'Le Week-End' dir. Roger Michell - review
Life is not a fairy-tale but hard work and Nick (Jim Broadbent) and Meg (Lindsay Duncan) are its best example. They come to Paris to celebrate their 30th anniversary. Their trip is more stressful than blissful. They meet Nick’s old friend Morgan (Jeff Goldblum) and his party is a turning point: she meets a stranger and she’s willing to go with him for a drink, he makes confessions of his anxiety and fears to Michael (Olly Alexander), son of the host. Anything can happen from that moment.
In the lack of good, compiled from short lived, ususally sex referrenced gags comedies this one comes as a breathe of the fresh air (like all these with intelligent humour and the spark that appear from times to time at the movies’ firmament).
'Le Week-End' is bright, bittersweet, charming and intimate comedy with smart dialogues and lives presented as they come. So there are broken people, bitter people, ones who can't function alone or at all (and sometimes it can be the same person), but there is time to cherish what's left, even if it's just the view from the hotel room that characters can't afford. And they're all so close because they're true - woman waking up in the middle of the night has tousled hair and no signs of make up.
Brilliant actors create brilliant performances. Magic and chemistry between Jim Broadbent and Lindsay Duncan is the driving force of this movie. Olly Alexander shines with his supporting role as troubled, broken teenager, facial expression takes breath away, because with just small muscle’s change he delivers touching performance and it’s impossible to take eyes away from him.
Director of ‘Nottinh Hill’ once again brings lovely, intimate comedy and once again he leaves a little bit of hope in the heart of the viewer.
Well… thank you for the Porn Mr Hiddleston
I don’t even like him but I’m reblogging this for my friend. Magda :*
Niceeeee… thnx darling for that, made my day :P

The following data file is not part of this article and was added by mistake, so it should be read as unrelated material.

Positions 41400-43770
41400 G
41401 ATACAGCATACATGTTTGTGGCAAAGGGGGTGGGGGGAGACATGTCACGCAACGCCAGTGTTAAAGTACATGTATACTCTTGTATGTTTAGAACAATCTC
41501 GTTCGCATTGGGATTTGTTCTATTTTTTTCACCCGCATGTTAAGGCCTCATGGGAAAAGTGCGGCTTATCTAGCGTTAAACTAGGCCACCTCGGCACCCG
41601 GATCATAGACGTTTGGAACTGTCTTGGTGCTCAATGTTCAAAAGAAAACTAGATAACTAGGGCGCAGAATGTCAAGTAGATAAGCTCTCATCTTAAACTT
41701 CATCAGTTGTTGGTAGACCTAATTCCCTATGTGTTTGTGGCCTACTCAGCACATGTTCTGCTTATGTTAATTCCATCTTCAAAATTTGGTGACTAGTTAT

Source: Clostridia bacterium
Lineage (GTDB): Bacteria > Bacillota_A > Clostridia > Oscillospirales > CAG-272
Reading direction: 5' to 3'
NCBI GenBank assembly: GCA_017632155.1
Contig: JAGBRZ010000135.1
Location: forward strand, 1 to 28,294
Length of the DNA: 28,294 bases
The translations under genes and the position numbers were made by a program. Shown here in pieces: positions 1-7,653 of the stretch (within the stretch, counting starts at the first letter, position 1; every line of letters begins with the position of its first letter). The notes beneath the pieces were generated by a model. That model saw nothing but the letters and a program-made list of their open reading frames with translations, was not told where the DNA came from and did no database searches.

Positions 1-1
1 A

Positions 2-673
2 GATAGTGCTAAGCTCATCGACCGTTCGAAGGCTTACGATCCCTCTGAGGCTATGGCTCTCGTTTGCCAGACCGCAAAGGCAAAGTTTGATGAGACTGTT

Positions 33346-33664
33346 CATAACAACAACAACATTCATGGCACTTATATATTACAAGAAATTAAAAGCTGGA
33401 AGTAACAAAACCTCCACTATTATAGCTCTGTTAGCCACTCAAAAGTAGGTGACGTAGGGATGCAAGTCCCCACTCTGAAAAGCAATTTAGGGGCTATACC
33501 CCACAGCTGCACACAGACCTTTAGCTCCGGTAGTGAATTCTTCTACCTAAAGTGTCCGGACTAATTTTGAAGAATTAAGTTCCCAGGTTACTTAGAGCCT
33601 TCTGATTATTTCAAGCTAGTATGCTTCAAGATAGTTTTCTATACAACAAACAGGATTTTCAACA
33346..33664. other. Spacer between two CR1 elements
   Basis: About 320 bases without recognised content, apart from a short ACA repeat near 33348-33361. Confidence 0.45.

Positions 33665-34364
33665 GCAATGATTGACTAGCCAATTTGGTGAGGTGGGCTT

'Guardians of the Galaxy' - review
They’re not typical bunch of (super)heroes, rather a-holes: thief Peter Quill (kidnapped from Earth in the 80s who is treating girls Bond way), assassin Gamora (raised by the murderer of her family, turned into ruthless killing machine), warrior Drax (filled with revenge, tree named Groot (powerful and kind alien) and a raccoon Rocket (scientifically modified creature in the shape of a raccoon). It couldn’t be more randon.
And they’re supposed to save the galaxy from vicious egomaniac who wants to destroy it with mysterious orb desired by many. Some would say that the future doesn’t look bright.
But they’re all somehow connected - by the loss, kindness in the heart. Even thought the tree only says ‘I am Groot’ (but every time it’s said in a different way thanks to Vin Diesel’s dubbing).
'Guardians of the Galaxy' is funny, loaded with battles, action and war noises movies. Kaleidoscope of characters makes it hard to get the plot sometimes (if you lose focus), but makes it more colourful as well.
It’s a movie for comic books’ geeks, action movie enthusiasts, the ones who love explosions, aircraft battles, space sagas, etc.
It you seek something ambitious, deep and complicated (and I don’t mean keeping up with who is who and how’s connected to others or the wholes story), then it’s a no go.
It’s simple entertainment with pinch of romance (between characters played by Zoe Saldana and Chris Pratt there are sparks from the beginning), bite of drama and loads of laughter (especially caused by raccoon voiced by Bradley Cooper) and action (and villains: Lee Pace’s Ronan the Accuser, Karen Gillan’s Nebula, etc).
'Guardians of the Galaxy', dir. James Gunn, in cinemas now.